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Title:Early Nineteenth-Century Opera and the Impact of the Gothic
Author(s):Willier, Stephen Ace
Department / Program:Music
Degree Granting Institution:University of Illinois at Urbana-Champaign
Literature, English
Abstract:At the beginning of the eighteenth century the word "gothic" was used in a highly derogatory manner. By the end of the century, however, the ideas embodied in the word came to have aesthetic validity. When the second edition of Horace Walpole's novel, The Castle of Otranto, appeared in 1765, it was subtitled "A Gothic Story." Many of the trappings of Walpole's novel, such as the castle, the Medieval setting, and the concerns of a moribund aristocracy became standard features of gothic fiction, which reached its zenith of popularity in the 1790s. The gothic novel was calculated to induce terror: horror, confinement, paranoia, repression, sexual sadism, and the taboo were all basic to the genre.
With its propensity for "le merveilleux," it is logical that contemporary opera should be influenced, in terms of content, tone, and structure, by the gothic vogue and by what the novel as such was able to offer dramatically. Many elements of gothic fiction such as disguise, thunderstorms, long-lost heirs, and the supernatural were intrinsically operatic in nature.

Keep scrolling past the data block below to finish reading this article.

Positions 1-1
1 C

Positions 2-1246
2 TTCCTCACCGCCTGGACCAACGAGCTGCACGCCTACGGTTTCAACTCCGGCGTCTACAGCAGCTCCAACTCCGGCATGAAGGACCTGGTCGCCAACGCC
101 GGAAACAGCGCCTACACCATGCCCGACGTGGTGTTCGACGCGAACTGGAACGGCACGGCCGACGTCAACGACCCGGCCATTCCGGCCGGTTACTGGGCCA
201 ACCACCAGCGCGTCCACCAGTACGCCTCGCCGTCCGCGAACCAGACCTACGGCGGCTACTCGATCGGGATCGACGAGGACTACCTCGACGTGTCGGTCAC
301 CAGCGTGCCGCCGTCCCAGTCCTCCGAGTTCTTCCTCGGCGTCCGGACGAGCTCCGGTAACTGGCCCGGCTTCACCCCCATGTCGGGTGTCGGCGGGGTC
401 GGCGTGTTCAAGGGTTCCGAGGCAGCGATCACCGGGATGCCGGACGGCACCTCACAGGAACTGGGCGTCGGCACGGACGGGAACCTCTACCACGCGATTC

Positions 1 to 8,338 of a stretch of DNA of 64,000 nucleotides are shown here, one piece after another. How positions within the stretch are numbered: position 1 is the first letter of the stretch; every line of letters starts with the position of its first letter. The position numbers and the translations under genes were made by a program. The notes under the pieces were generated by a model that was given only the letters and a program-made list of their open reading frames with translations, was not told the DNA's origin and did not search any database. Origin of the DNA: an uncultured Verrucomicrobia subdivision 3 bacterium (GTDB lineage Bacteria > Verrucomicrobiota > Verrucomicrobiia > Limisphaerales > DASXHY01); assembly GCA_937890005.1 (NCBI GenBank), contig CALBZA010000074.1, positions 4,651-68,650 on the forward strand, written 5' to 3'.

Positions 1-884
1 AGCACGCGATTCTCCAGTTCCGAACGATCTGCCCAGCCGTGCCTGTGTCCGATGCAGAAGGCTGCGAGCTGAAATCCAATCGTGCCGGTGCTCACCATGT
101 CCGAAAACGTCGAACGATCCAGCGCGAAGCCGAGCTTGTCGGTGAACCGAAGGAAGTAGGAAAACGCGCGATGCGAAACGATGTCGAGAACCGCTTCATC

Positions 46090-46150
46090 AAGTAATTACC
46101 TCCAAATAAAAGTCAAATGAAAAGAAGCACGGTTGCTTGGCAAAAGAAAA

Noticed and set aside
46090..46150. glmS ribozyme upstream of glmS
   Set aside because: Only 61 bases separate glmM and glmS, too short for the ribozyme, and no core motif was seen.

This thesis explores the connection between the gothic and early nineteenth-century opera. The literary, sociological, philosophical, and operatic background of the late eighteenth century is presented as a backdrop. Operas that were based on specific gothic works are enumerated and analysed and an overview of Continental operas that were affected in a more general although pervasive way by the gothic is provided. The thesis culminates in a study of the operatic mad scene, one of the clearest utterances of the gothic in opera.
Issue Date:1987
Description:618 p.
Thesis (Ph.D.)--University of Illinois at Urbana-Champaign, 1987.
Other Identifier(s):(UMI)AAI8803237
Date Available in IDEALS:2014-12-16
Date Deposited:1987

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